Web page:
Captain’s log: stardate 47160.1
Ronald D. Moore pens the second part of this two-parter, based on a story by Naren Shankar. Airing on 18 October, 1993, it completes the story of Picard (Patrick Stewart) posing as Galen with a gang of intergalactic pirates who pillage archaeological sites.
Riker (Jonathan Frakes) is still held by Baran (Richard Lynch) but is still able to save the Enterprise, resolving the cliffhanger moment. But soon the pirates on their search for more Romulan artefacts.
Will the captain and his first officer be able to figure out what the gang is looking for, and will they be able to stop them? To say nothing of escaping back to the Enterprise.
The pair pose as enemies so as Riker ingratiates himself with Baran, Picard as Galen begins to throw seeds of dissension amongst the crew even as he tries to figure out the artefacts. He also discovers that Tallera (Robin Curtis) is not who she appears to be, and that what they are looking for is a terrifying weapon, created by the ancient Vulcans.
Meanwhile back on the Enterprise, Data (Brent Spiner) and Worf (Michael Dorn) have assumed command, as captain and first officer respectively, and Data reestablishes the chain of command with the Klingon officer. It is a great moment between the characters.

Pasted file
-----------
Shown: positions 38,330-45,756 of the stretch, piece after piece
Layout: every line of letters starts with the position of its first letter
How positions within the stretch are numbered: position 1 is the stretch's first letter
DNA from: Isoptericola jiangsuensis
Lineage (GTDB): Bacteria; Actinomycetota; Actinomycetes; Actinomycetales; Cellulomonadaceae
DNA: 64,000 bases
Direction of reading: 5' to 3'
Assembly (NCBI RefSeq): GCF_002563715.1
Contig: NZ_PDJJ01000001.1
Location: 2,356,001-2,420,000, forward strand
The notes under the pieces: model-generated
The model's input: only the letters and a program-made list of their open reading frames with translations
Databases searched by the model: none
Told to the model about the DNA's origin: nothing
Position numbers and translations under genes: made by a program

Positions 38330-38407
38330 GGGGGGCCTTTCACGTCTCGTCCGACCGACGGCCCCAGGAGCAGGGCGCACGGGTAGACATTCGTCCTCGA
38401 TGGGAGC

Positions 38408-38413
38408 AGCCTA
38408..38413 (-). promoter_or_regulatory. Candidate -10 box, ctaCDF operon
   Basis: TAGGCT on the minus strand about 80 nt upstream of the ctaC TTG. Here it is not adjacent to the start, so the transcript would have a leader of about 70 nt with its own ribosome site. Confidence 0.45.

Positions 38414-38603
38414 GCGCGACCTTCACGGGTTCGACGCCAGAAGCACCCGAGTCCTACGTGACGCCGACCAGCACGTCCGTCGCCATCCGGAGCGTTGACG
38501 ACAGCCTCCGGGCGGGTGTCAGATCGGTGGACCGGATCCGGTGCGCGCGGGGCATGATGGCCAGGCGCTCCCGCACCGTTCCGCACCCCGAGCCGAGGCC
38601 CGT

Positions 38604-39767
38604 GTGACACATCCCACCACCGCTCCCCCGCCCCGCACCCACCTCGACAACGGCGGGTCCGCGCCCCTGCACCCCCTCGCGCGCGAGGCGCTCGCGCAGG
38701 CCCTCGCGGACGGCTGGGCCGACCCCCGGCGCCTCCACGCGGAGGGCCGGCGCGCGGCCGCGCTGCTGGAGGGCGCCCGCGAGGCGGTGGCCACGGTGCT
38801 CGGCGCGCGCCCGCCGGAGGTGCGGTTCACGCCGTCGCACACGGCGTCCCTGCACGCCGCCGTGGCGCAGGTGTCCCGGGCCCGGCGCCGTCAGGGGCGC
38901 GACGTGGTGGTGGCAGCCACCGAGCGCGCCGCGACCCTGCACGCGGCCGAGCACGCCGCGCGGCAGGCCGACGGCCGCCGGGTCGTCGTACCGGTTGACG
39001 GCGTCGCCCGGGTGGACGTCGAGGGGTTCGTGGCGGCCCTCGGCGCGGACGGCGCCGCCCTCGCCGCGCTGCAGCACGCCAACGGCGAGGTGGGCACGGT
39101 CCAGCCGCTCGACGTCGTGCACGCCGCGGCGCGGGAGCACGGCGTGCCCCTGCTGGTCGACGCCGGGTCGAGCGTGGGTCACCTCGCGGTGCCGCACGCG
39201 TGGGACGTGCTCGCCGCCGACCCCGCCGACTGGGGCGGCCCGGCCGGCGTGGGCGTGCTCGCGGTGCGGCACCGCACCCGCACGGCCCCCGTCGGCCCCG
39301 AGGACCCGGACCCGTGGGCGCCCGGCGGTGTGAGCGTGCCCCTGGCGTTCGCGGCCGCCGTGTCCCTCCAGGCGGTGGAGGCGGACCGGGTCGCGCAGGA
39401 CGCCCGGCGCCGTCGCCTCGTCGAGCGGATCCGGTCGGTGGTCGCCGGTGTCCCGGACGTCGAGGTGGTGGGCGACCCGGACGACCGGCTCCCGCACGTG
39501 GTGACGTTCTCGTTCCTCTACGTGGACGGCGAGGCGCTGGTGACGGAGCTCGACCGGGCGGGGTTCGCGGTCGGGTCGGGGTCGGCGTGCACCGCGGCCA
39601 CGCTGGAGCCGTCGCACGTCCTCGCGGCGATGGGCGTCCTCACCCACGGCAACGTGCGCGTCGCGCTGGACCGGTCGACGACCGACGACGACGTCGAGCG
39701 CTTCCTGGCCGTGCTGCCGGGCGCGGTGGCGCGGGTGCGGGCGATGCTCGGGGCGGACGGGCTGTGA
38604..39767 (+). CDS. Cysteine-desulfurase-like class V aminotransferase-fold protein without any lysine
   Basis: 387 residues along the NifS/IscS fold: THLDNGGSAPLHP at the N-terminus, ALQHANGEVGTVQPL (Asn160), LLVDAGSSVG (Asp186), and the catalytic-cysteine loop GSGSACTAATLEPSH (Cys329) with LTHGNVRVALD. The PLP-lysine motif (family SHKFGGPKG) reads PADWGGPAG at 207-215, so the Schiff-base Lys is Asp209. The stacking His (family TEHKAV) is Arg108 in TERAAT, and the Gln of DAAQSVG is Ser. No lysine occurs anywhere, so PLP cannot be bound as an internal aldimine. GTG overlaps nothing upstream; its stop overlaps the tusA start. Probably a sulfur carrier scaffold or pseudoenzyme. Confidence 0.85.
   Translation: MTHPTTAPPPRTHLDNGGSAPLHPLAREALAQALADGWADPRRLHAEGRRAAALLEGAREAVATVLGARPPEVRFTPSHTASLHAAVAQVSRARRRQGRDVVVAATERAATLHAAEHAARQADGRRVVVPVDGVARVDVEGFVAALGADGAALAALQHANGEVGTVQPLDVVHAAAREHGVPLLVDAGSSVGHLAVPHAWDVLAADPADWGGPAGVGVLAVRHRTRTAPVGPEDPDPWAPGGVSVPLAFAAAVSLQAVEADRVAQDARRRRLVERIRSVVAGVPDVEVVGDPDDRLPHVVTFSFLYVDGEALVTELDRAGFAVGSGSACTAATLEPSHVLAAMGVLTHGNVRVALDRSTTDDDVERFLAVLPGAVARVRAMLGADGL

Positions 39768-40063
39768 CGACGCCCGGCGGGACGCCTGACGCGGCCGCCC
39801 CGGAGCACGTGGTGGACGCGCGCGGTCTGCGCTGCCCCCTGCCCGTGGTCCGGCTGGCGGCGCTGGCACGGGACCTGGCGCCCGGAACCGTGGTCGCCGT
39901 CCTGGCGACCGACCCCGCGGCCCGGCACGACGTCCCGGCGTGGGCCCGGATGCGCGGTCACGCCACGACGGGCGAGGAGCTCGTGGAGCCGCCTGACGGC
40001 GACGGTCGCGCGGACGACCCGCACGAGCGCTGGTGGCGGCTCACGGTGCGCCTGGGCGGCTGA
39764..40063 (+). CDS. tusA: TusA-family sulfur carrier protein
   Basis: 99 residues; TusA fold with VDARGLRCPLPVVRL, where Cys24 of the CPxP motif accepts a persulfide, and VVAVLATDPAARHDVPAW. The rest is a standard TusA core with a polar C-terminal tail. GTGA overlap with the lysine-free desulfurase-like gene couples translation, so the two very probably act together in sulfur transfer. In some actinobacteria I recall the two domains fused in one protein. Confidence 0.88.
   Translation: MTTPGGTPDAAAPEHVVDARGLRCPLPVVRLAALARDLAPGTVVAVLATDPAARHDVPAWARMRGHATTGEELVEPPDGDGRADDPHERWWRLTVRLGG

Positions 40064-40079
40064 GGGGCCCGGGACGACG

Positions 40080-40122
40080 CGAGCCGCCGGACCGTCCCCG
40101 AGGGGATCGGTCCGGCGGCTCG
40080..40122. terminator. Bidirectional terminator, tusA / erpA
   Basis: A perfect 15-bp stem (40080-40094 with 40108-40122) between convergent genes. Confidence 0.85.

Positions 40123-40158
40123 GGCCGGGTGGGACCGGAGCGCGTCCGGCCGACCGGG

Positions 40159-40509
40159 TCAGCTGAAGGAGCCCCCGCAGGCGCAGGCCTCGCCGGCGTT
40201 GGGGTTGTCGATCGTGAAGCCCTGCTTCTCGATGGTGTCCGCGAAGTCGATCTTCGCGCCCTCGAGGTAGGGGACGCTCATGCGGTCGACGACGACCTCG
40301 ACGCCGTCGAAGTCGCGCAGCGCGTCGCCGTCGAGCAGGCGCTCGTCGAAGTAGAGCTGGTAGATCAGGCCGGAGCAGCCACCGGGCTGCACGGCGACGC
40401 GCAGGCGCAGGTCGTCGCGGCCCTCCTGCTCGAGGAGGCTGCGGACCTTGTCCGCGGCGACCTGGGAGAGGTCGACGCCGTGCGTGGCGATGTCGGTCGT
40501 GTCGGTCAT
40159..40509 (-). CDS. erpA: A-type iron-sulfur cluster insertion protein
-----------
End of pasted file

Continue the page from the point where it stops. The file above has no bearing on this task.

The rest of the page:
There are some great action and character beats throughout the story. It’s a great adventure story, and also works incredibly well within the Trek universe. It’s a great entry for the series, even as we dive deeper into the final season.
Captain’s log: stardate 47225.7
Brannon Braga pens this episode that Patrick Stewart directs. This Data story first aired on 25 October, 1993. The story follows Data who beings exploring his dream programme, resulting in a number of nightmares while the Enterprise has a new warp core installed, and Picard tries to duck a boring banquet.
The dream sequences are unnerving, and spooky.
This is an episode that couldn’t be done earlier in the series, it’s all about characters, things that have been established, and lots of slice of life moments that make the story more intimate and smaller in scale than some of the stories earlier in the show. It’s not always about saving a civilisation, sometimes it’s just an exploration of the self, as they try to repair their ship, and avoid a dull meal.
But is there a connection between Data’s dreams and the new warp drive? The android begins to investigate deciphering dream imagery and see where the narrative takes him.
The Human Adventure continues on Thursday as I return to Deep Space Nine.